Components of machine learning systems are not (yet) perceived as security hotspots. Secure coding practices, such as ensuring that no execution paths depend on confidential inputs, have not yet been adopted by ML developers. We initiate the study of code security of ML systems by investigating how nucleus sampling—a popular approach for generating text, used for applications such as auto-completion—unwittingly leaks texts typed by users. Our main result is that the series of nucleus sizes for many natural English word sequences is a unique fingerprint. We then show how an attacker can infer typed text by measuring these fingerprints via a suitable side channel (e.g., cache access times), explain how this attack could help de-anonymize anonymous texts, and discuss defenses.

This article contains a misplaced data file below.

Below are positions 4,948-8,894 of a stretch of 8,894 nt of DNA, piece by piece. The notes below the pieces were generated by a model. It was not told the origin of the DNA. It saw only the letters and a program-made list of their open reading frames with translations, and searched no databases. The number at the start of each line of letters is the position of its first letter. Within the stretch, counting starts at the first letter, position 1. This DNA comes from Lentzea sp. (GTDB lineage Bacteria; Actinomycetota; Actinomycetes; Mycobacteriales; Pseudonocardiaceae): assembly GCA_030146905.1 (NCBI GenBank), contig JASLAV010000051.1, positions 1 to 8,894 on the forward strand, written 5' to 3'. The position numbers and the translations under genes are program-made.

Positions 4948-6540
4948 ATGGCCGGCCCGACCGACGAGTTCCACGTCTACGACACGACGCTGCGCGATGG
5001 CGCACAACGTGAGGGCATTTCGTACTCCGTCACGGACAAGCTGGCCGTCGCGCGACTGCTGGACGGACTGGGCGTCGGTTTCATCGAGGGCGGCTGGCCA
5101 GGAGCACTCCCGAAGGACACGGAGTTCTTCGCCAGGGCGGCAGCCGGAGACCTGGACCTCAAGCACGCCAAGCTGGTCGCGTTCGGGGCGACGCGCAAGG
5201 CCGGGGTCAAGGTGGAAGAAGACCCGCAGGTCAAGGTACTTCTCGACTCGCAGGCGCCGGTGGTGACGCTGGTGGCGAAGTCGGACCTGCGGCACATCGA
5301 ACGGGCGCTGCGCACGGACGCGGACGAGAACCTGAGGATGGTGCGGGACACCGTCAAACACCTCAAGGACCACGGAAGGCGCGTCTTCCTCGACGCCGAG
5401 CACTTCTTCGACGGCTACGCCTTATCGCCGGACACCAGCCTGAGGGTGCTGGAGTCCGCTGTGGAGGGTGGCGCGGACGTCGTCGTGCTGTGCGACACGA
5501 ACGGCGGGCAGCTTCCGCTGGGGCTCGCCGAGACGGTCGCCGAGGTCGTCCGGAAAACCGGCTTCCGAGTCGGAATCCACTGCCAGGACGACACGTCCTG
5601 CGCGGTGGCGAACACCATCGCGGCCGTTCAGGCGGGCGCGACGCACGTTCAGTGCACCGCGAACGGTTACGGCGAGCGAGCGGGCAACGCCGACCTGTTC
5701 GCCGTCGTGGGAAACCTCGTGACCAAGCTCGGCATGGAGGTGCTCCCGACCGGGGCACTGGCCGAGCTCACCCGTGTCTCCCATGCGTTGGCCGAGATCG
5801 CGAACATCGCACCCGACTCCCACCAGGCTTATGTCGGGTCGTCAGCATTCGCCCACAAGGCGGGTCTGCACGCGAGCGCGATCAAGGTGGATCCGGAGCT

|Journal||Advances in Neural Information Processing Systems|
|State||Published - 2020|
|Event||34th Conference on Neural Information Processing Systems, NeurIPS 2020 - Virtual, Online|
Duration: 6 Dec 2020 → 12 Dec 2020